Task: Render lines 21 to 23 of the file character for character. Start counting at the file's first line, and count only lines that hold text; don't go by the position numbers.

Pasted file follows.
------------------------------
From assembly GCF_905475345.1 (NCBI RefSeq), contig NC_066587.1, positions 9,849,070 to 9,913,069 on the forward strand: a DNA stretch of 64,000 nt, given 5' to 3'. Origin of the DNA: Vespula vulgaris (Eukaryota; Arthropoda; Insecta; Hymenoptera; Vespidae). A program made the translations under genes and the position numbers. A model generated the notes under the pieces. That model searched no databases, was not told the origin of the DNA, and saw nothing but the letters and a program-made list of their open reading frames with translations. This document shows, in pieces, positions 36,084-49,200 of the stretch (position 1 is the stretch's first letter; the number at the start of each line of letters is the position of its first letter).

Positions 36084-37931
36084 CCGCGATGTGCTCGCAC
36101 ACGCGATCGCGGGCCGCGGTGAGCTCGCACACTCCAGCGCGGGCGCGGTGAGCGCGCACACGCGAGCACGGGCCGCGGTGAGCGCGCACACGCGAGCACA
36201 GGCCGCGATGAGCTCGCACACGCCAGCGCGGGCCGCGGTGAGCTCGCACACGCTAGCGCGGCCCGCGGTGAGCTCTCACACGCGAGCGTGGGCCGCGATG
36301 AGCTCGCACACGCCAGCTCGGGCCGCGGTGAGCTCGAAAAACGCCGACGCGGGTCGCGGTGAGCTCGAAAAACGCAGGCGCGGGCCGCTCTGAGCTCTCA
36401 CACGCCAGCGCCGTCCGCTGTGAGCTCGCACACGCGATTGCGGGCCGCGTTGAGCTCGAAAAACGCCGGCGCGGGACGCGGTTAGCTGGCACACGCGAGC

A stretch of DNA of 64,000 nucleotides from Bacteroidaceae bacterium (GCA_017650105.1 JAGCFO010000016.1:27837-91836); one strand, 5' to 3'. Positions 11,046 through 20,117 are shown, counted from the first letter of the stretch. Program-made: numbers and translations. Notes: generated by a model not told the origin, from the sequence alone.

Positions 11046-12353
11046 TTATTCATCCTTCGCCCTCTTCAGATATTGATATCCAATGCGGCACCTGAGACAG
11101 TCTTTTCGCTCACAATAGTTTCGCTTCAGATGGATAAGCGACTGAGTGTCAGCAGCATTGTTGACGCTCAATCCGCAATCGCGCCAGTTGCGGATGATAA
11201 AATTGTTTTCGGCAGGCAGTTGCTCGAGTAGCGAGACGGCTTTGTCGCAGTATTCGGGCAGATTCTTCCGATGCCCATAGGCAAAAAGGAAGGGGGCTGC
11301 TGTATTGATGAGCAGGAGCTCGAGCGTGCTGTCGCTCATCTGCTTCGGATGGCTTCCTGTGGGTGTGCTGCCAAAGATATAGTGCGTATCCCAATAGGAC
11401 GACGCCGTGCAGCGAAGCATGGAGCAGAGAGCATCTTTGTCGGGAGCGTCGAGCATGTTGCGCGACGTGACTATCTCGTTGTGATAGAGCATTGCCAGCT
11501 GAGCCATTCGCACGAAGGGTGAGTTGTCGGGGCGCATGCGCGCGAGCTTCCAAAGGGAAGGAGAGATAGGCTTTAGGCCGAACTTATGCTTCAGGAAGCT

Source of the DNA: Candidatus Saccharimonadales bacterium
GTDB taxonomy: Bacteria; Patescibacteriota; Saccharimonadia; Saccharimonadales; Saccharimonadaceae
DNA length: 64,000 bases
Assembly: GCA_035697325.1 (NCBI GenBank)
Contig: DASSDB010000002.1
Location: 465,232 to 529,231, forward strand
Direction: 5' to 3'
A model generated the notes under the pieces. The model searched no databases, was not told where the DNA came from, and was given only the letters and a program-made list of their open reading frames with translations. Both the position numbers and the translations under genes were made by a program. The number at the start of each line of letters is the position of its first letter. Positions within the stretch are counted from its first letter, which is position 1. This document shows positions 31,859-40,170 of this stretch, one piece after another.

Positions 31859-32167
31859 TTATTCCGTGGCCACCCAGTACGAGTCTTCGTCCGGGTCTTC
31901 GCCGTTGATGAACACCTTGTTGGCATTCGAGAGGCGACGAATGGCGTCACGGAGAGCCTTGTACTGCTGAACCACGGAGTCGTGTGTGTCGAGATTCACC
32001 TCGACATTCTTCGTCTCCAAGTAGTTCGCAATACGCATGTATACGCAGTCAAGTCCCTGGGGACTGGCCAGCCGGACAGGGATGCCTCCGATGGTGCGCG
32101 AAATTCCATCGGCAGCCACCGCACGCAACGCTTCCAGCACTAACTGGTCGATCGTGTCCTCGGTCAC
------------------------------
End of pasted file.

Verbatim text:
Location: 465,232 to 529,231, forward strand
Direction: 5' to 3'
A model generated the notes under the pieces. The model searched no databases, was not told where the DNA came from, and was given only the letters and a program-made list of their open reading frames with translations. Both the position numbers and the translations under genes were made by a program. The number at the start of each line of letters is the position of its first letter. Positions within the stretch are counted from its first letter, which is position 1. This document shows positions 31,859-40,170 of this stretch, one piece after another.